Group worship, even if you feel disconnected from everyone, even if you feel no one cares if you're there; even if you don't particularly like the preacher or the style of preaching, is important. All those reasons highlight the other secondary things we go to church for; to have friends; to feel wanted; to agree; to be impressed. Good things, definitely. But also definitely not the main reason for going to church in themselves. Gosh, just get a dog or a ticket to a magic show for that.
The purpose of preaching and teaching is to discover truth about the person of God. And that starts with ourselves, with our heart. We could be served the world's best seafood but if we don't particularly like seafood in the first place we're obviously not going to appreciate it as much as we ought. If only for the simple reason that God has promised to bless our participation in group worship, that it is a means of grace, we should be there. Expecting and waiting to benefit, not because someone is in the pulpit, or someone remembered to greet us at the door, but simply because we trust God will bless, that our weak effort of coming despite the struggle we're in, is precious to Him.
And that, in essence, is perhaps what is most important of all. Knowing what we are, and knowing what He is like. Knowing that He will not leave us on our own, that He will draw us back.
The idea that the church reflects and witnesses for God to the world is something you probably hear in church at least eight times a year.
However, focusing too much on this may not--actually--be the best way to bring people to Christ.
Insert standard disclaimer--please don't automatically jump to the conclusion that I'm advocating the other extreme; that we ought to dissolve our churches and focus only on our own spiritual lives, reject the idea that the communal group identity of a church is at all important to being a Christian.
Of course it is.
Of course it is.
(I say that twice in case you blinked.)
Perhaps for some of you this isn't the case. Maybe in your churches now you're struggling with the opposite challenge, where people are too self-centred and unwilling to reach out, unwilling to love. If so that definitely is a bad witness, leading people to form a wrong idea of the God we profess to worship and live by (unfortunately don't we all misrepresent Him at one time or another?) and in that case you may not need to read this post at all in case you get the wrong idea, and take my thought out of context.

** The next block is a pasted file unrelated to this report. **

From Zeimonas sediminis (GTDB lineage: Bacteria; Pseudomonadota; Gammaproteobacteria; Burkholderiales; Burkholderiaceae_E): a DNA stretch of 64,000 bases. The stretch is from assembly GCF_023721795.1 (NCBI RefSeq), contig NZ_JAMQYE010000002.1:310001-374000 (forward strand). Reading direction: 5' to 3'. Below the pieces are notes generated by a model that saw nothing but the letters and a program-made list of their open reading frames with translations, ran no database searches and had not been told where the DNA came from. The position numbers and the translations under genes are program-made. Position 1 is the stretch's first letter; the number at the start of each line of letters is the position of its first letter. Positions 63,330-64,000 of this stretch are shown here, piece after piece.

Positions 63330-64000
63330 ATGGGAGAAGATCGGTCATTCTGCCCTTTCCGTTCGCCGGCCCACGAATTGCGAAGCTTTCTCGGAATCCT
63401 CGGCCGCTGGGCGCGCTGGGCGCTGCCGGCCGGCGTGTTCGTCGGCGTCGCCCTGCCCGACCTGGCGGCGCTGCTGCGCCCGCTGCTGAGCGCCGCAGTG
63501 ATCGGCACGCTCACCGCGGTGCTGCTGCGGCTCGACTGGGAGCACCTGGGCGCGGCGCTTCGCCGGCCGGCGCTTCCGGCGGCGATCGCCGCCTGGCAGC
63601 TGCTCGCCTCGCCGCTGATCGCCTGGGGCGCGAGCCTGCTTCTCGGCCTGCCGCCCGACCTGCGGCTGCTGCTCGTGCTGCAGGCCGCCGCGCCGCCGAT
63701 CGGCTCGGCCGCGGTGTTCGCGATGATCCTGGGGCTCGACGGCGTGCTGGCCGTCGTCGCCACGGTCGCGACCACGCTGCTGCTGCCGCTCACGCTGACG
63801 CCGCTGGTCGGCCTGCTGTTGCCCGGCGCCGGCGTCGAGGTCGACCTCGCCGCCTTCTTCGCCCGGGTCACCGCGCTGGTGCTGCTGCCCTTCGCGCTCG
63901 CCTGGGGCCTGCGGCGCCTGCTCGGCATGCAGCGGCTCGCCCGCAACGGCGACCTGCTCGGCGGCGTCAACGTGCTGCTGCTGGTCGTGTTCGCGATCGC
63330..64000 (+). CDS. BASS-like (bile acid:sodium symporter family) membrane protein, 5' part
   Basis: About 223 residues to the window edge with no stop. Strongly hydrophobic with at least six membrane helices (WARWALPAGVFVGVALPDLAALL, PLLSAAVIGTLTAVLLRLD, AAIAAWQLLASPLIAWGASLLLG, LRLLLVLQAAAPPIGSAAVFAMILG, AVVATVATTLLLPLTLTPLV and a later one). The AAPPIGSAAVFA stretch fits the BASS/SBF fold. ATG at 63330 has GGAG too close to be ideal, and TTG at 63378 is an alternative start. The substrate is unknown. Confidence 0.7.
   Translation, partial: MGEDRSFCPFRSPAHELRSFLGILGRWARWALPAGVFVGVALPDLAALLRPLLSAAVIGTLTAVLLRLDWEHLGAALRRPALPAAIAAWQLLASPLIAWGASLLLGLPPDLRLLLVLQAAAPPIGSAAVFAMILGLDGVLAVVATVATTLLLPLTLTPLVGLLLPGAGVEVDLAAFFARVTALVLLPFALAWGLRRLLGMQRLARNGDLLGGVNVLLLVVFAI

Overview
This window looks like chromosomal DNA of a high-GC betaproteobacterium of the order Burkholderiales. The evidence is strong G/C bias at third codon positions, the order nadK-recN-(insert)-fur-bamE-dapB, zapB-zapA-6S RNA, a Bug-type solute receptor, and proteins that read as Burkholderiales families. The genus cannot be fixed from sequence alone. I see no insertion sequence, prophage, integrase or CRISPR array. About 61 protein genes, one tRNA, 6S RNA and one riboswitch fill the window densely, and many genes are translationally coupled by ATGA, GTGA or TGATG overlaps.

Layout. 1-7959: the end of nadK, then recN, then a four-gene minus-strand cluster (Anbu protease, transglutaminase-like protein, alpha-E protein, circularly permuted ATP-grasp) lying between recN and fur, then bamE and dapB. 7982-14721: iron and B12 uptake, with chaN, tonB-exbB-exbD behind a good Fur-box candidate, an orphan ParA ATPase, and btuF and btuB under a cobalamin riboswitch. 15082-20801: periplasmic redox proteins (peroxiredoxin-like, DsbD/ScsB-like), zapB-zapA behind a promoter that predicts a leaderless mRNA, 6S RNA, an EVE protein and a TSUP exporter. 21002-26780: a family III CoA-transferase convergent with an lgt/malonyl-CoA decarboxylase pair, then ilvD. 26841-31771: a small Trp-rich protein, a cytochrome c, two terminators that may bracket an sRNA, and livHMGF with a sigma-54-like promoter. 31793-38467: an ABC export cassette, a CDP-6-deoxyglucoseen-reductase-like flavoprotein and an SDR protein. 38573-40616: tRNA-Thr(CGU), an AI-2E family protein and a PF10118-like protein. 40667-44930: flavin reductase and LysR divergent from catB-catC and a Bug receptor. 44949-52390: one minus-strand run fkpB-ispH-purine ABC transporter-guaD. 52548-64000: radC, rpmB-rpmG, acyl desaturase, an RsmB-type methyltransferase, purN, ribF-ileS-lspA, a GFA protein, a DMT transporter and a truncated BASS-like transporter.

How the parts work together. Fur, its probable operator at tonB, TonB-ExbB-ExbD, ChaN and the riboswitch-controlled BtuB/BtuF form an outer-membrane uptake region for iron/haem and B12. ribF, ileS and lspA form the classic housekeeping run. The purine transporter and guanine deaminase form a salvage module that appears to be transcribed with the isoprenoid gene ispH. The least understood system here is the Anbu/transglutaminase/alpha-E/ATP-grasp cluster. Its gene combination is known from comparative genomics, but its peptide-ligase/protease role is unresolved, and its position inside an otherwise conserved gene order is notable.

But the basic fact is that faith is a personal thing. It's not something that we can grow in someone, or that can spillover from others, nice as that would be; if that were the case there would be no heartbreak for Christian parents whose children have grown up to reject their parents' beliefs. Faith is something essentially personal, and essentially between God and the soul through Christ. There are no other interceders or parties concerned. If someone's professing faith depends on how kind you are to that person, if you think that you being able to remember everyone's birthdays means they will keep coming to church, if how bonded the youth group is is a direct correlation to how close they are to salvation, stop and think. When did salvation become so heavily dependent on our social interactions? As if the Holy Spirit took a backseat in His all-important work, and we somehow became His substitutes, trying to use niceness to convict and move hearts.
The witness which the love of God shining through a Christian can be to someone who does not believe is surely, in a world like this, truly beautiful, truly a glimpse that there is an ideal we've fallen short of, but an ideal that mercifully still exists in heaven. I have seen that in other lives. I have experienced it myself, and know how it helped me before and after becoming a Christian. And I believe that it is the very high, but inexpressibly beautiful calling of all Christians, to love. All the more beautiful for the contrast that it makes to the headlines we wake up to everyday, to the evil and hatred and incredible selfishness and cruelty we see in ourselves and others.
But when this becomes out focus, when we unconsciously equate 'being nice to people = bringing them closer to professing faith' then we've messed ourselves up. We set traps for ourselves. Thinking we are giving and caring unconditionally as Christ would have us, but actually building up expectations or a sense of entitlement (very naturally! aren't all other human relationships wired like this after all?) which cause us to recoil in hurt and anger when things don't turn out as we thought. When they are never able to believe, to see their need, to repent. When they hurt us. When they leave. When they backslide.
And we get angry. Struggle with resentment and bitterness, confused and bewildered where all those black emotions came from when we thought we'd been busying ourselves doing what was right. It becomes so easy to fling the blame on them, to accuse them of ungratefulness or--worse--hard-heartedness. I tried so hard, I did so much...it must be your fault.